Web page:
Download An introduction to Wampanoag grammar by by Jessie Little Doe Fermino. PDF

Download An introduction to Wampanoag grammar by by Jessie Little Doe Fermino. PDF

By by Jessie Little Doe Fermino.

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Inan. ) that has been filled out using the verb wachOn. /central/pl. u- wach6n -uq-unA-w -uq-unft-(w)6(w)-ash uwach6nuqunftw, 'it keeps them' uwach6nuqunftbash, 'they keep them' Below is the bare skeleton for the TA2 (inan. /central/pl. -ug-un-ash -uq-un 1 nu2 ku-uq-un -uq-un-ash -ug-un-ash -uq-un 3 wu1p nu-uq-una-n -uq-una-n6n-ash -uq-una-n6n-ash -uq-un a-n 12 ku2p -uq-una-waw-ash -uq-una-w ku- . - 61 TA4 There are separate theme signs for verbs when the situation is that the subject and object are first and second person respectively.

As 30 we know, the third person forms take a w ending and this is the same with peeytw. Because the third person form ends in w, this forces a change on the final vowel of the stem, peey6 from &to a. We see the same thing happening in examples like: (51) peeyawak 'they come, are coming' peeyawah 's/he (obv) comes, is coming' This change will pattern the same way in all AI stems which have 3 for a final. Next, consider the following for the verb stem 6 Al, 'go to' (52) nut6m neekut, 'I am going to my house' kut6m keekut, 'you are going to your house' Aw weekut, 'she is going to her house' note: The verb stem 6, 'go to' must be used with a locative noun which indicates the place to where the subject is going.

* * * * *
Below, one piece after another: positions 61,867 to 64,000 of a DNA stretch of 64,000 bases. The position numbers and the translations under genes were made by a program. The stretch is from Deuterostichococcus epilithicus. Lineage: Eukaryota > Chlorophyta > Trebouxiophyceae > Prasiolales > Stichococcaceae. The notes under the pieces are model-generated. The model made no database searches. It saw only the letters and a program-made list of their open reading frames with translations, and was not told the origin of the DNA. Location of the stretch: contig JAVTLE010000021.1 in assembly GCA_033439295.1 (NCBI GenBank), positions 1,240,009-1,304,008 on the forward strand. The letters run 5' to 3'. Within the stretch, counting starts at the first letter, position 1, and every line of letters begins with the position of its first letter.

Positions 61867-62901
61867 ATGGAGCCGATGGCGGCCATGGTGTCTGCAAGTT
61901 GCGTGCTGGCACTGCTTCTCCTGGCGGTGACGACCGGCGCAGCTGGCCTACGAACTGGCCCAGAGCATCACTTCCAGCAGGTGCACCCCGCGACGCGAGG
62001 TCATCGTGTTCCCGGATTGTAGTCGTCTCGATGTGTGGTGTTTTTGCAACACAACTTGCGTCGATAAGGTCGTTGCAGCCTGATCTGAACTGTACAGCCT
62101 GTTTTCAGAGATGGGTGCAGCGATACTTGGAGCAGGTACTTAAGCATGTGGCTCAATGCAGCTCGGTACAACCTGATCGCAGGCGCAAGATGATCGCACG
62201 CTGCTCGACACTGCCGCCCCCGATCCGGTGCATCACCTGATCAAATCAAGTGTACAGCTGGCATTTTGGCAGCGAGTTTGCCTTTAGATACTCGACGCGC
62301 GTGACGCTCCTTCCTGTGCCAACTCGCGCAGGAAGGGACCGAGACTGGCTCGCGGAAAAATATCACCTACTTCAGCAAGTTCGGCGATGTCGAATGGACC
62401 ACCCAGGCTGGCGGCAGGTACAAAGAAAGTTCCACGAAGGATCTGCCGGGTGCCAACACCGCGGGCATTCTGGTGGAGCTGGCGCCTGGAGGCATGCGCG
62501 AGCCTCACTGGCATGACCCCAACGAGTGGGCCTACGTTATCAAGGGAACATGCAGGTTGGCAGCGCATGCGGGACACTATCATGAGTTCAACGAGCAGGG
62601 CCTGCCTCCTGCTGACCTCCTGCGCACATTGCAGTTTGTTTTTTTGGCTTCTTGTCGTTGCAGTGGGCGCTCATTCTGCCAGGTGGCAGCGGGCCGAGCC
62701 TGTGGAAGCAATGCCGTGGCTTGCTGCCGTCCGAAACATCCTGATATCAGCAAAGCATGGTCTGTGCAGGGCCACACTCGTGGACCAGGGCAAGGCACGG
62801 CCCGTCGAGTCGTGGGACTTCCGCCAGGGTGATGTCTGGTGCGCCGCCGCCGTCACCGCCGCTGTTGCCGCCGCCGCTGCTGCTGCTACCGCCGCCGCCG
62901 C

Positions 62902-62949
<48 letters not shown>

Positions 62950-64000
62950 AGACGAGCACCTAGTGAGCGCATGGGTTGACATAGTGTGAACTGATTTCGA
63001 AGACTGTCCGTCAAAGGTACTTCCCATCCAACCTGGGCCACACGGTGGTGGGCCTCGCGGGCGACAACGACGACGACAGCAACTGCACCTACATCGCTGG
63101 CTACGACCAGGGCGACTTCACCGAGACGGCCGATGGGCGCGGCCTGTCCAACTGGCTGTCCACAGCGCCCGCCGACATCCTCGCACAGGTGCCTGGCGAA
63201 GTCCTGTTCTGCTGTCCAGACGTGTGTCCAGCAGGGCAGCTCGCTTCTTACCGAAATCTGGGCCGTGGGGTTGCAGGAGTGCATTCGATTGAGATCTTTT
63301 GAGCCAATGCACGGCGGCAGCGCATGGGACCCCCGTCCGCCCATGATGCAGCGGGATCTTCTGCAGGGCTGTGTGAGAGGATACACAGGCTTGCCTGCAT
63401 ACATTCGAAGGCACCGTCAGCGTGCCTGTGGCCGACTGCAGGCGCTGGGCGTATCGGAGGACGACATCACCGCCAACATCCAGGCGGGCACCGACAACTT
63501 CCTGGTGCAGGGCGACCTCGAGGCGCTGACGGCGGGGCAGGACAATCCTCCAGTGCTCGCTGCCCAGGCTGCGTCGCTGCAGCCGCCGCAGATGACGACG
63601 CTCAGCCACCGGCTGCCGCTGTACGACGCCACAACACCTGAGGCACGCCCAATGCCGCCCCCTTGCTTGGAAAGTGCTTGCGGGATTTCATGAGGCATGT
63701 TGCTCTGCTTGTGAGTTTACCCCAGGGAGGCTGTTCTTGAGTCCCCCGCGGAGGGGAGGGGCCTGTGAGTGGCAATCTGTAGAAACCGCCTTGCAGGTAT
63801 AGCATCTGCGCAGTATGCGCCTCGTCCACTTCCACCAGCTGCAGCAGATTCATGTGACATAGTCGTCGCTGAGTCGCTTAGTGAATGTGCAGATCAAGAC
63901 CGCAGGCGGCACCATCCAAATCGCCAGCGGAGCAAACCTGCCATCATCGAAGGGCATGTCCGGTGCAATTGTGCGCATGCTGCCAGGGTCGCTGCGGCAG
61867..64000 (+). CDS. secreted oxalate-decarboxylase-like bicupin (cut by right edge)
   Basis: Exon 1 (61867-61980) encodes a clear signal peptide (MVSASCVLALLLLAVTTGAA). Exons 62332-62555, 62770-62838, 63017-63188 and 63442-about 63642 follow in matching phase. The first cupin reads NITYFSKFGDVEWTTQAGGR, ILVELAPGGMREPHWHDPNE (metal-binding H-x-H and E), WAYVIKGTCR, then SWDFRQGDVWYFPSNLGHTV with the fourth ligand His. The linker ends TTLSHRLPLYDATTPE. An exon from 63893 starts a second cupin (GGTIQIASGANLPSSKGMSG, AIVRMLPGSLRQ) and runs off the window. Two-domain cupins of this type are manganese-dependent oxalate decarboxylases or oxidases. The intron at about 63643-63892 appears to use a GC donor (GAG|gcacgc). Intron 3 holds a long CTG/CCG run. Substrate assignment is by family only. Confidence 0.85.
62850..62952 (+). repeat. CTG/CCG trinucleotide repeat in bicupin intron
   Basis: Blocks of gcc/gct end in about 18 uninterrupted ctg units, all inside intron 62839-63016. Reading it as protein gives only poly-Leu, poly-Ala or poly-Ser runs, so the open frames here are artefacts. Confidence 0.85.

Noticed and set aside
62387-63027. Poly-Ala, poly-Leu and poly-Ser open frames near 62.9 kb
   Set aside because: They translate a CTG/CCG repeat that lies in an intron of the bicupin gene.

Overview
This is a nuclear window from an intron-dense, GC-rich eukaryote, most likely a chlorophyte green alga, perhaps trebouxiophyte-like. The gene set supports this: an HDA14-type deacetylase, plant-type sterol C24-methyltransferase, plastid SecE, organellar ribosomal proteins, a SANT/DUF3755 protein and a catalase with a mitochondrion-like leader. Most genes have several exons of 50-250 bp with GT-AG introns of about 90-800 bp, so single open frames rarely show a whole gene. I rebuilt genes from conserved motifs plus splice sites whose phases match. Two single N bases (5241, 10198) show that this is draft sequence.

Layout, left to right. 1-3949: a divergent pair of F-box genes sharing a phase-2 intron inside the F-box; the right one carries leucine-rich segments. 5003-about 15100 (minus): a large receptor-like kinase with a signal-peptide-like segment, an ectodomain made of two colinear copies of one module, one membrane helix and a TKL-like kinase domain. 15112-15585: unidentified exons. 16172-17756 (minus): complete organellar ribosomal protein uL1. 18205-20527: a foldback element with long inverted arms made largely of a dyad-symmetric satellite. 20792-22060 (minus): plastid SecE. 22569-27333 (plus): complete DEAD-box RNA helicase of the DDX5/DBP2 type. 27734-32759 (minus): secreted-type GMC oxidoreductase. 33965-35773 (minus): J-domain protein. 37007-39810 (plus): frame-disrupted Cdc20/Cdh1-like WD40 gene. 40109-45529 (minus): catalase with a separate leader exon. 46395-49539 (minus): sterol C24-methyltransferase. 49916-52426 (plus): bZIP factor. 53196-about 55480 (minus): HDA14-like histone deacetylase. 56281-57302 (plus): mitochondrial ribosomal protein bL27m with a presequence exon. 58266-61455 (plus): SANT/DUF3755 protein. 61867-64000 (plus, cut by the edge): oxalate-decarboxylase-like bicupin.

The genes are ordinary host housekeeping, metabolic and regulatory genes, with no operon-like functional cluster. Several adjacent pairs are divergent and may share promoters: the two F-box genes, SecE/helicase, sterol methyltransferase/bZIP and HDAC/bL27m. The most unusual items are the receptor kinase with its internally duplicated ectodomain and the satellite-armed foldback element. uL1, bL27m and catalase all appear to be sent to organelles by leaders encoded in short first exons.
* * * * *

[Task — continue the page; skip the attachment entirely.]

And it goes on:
These are expected changes to TI2 verbs when we use the absolute. Next, consider the absolute form when the subject is plural. ) owns shoes' The central endings, which indicate that the subject is plural, are the same endings we saw in the TI1 verbs. Keep in mind that some of the -ws of the central endings can optionally be dropped from pronunciation. ) have' If you look at these two forms, you will see that the central ending marking second person pluralkutaht&mwuw- has lost the first -w in kutaht6muw.

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